It’s hard to find good research on sexual harassment – it’s hard to define it and the numbers are all over the board. But the most reputable study I saw was carried out by the General Social Survey, at the University of Chicago. (This is probably the most trusted source of data in social science.) And in 2014, they asked a random sample of American women: ‘In the last 12 months, were you sexually harassed by anyone while you were working?’ And 3.6 per cent said yes. That was down from 6 per cent in 2002. Now, these results suggest it is a problem, but not a massive war on women in the workplace. So that’s what we know.
review: If that is the case, why is there this accepted wisdom that sexual harassment is at epidemic levels?
Hoff Sommers: People get carried away with stories. And it’s a principle of intersectional theory that in order to discern what’s truly going on in the oppressive, capitalist patriarchy, you can’t rely on statistics. ‘Those are shaped by masculine ways of thinking, listen to women’s stories’, they say. So they’re listening to women’s stories and crediting them, because it’s also a principle that you should believe women and not be sceptical. But you have to know if these stories are true, and whether or not they represent the experience of most women. The best research we have suggests that they do not.
Feminism has to be aware of the importance of due process. And not presuming guilt – guilty because accused is not only morally wrong, it’s socially corrosive. Men and women do work together, we are working together. And, for the most part, it’s good.
I was thinking last night, what is going to be the outcome of all of this #MeToo panic? And, I just think it’s going to be a lot of isolation and loneliness. It’s going to be frightening for many people, for a while, to interact in the workplace – certainly if you’re not supervised. Because any woman now has the power to destroy a man with one accusation, even a false one.
review: What about the other feminist obsession – the pay gap. Is there still a glass ceiling for American women today?
Hoff Sommers: There may be enclaves, it’s possible that Hollywood is one. But overall, I’m not aware of any responsible economist (including feminist economists) who will claim that there is systemic discrimination against women across the board. Most economists will tell you that this claim that women earn 77 cents for every dollar a man earns is bogus. Or, it’s misleading – let me put it that way. It doesn’t take into account different occupations, positions, hours worked per week – those relevant factors have to be considered, and when they are considered the wage gap narrows. And in some studies, it vanishes. So, wage-gap activists have to do the proper controls. They always fail to take into account critical variables.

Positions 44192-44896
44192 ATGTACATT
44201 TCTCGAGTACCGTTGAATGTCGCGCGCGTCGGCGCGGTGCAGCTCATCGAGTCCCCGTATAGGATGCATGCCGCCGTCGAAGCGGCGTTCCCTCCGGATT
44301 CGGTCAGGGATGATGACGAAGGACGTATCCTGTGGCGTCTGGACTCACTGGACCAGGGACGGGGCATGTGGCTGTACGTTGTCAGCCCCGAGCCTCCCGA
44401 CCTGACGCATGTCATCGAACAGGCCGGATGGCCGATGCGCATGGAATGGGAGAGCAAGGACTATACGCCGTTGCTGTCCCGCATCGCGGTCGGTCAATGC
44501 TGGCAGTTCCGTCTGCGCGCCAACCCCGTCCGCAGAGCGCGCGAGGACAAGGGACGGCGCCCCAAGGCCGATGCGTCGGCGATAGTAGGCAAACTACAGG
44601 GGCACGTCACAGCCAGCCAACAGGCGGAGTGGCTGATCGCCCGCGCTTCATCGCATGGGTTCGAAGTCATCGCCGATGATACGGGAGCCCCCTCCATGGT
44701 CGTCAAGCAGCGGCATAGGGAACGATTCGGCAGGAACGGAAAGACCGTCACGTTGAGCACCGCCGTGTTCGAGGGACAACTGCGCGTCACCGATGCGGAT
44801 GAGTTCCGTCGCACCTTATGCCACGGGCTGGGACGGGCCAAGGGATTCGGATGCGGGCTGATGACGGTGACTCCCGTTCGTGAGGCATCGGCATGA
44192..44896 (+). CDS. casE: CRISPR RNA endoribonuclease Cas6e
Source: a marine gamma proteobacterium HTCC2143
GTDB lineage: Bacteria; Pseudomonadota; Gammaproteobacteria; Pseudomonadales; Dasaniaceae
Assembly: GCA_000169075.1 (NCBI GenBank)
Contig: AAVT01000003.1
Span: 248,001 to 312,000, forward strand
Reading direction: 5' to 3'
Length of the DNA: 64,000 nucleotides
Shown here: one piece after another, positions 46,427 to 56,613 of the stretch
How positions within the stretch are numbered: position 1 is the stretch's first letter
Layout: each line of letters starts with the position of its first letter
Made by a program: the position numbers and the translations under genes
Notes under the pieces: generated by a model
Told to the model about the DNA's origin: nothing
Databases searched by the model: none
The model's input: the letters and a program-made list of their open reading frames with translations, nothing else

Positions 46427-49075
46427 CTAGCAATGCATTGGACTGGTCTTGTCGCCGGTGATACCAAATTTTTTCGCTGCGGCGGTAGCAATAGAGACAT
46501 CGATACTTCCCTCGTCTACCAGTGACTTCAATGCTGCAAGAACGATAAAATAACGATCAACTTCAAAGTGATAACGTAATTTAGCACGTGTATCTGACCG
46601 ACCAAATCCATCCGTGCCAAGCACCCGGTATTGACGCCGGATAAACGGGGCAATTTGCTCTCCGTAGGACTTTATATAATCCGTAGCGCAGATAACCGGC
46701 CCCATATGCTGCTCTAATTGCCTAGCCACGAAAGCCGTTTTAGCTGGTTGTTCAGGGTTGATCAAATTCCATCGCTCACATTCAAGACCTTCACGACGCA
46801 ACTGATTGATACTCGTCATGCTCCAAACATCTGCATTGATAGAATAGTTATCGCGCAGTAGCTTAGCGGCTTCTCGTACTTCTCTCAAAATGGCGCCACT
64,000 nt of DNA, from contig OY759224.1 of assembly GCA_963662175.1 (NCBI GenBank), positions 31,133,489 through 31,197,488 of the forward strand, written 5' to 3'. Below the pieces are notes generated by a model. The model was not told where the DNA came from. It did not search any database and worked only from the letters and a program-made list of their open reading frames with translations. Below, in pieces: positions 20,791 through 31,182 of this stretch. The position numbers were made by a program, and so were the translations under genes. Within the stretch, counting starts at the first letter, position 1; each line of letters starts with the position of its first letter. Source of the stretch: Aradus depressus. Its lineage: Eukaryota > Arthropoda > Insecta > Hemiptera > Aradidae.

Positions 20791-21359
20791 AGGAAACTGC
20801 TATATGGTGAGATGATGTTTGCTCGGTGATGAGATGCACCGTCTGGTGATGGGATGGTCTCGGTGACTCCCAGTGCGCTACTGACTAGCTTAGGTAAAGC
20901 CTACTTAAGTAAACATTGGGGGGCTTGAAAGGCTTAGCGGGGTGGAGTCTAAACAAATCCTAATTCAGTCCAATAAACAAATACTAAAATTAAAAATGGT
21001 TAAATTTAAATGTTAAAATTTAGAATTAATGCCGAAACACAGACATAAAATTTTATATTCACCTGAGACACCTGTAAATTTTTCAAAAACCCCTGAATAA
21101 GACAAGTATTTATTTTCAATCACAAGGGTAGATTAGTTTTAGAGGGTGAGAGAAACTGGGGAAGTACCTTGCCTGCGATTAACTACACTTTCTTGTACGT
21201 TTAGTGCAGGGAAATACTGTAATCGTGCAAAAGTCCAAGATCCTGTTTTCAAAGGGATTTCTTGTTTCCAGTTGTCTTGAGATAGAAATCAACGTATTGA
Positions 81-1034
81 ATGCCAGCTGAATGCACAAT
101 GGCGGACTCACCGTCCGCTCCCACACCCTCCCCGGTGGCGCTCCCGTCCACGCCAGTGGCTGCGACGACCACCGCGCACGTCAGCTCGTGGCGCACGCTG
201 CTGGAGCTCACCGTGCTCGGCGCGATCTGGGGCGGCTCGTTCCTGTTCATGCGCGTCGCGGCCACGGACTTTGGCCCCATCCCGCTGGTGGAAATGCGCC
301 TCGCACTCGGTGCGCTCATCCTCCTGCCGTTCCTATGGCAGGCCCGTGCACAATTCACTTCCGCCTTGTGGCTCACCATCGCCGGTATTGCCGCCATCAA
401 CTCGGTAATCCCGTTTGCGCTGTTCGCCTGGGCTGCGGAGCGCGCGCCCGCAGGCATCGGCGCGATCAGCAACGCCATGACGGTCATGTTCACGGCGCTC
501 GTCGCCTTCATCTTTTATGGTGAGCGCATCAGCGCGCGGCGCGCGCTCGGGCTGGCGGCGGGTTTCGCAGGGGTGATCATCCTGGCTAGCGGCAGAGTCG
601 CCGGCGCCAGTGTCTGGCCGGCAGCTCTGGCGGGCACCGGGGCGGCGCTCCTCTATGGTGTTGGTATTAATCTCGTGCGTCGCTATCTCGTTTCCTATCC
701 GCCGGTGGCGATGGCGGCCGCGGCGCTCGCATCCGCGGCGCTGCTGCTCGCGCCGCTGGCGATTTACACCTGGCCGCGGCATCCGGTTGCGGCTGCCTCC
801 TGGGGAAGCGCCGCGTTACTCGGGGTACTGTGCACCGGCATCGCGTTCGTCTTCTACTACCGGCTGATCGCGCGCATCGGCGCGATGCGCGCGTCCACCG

review: Is there anything positive in young women getting involved in feminism today, or are you worried about its current trajectory?
Hoff Sommers: Sometimes I think, well, maybe there’s something admirable in these younger women just not putting up with things that we put up with in the past. Maybe there will be some progress. And, I actually think that some good could come out of awareness about harassment and maybe men and women will work together and bring the workplace up to 21st-century standards.
But my concern is that instead of telling young women that they’re strong and resilient and the equals of men, we’re instructing them to fear men. The language of trauma and vulnerability is not liberating, it’s incapacitating. So I’m hopeful that this surge of interest and activism will moderate and become more just and fair and nuanced. But I haven’t seen signs of that yet.
I’ve always been a supporter of classical, equity feminism. Which looks at women as individuals. Equity feminism wants for women what it wants for everyone: fair treatment, respect and dignity. But, in recent years, it’s been fully eclipsed by what I call fainting-couch feminism. I borrow the term from those 19th-century women who would faint or fall back into an elegant chaise in the presence of male vulgarity. (Which actually was probably because of their tight corsets, but that’s another issue.)
These fainting couchers view women as fragile and trauma-prone. And they want trigger warnings and safe spaces and microaggression monitoring. So their focus is not equality with men, but protection from men. As an equity feminist from the 1970s, I see this as a setback for feminism and for women. We’re not fragile little birds.
review: Why do you still call yourself a feminist, when so much of feminism today is at odds with what you believe in?
Hoff Sommers: I became a feminist in high school, way back in the last millennium. But the feminism I grew up with doesn’t have that much in common with what passes for feminism today. It wasn’t about denigrating men or fixating on victimhood. It was about being free, being a self-determining being. So sometimes I ask myself, well maybe I should just label what I am now as a humanitarian or an equalist. And I’m tempted, but I still think the world needs a strong, reality-based women’s movement.
Most of the battles for equality and opportunity in the US and the UK have been fought, and largely won. But across the globe there are fledgling groups struggling to survive in the face of sometimes violent oppression. And I attend international women’s conferences and meet young women from Cambodia, Saudi Arabia and women from all over the world. And they come and want inspiration from American feminists, and I think we should offer it to them.
I’m aware that, in the minds of many, feminism connotes male-blaming and a paranoid worldview. I am mortified by all the fuss about trigger warnings and telling people to check their privilege and words like mansplaining. I think feminism has been hijacked by extremists. And I’m just not ready to cede it to the trigger-warner or the safe spacers.
Christina Hoff Sommers is an author, resident scholar at the American Enterprise Institute and host of The Factual Feminist.
Picture by: Getty Images.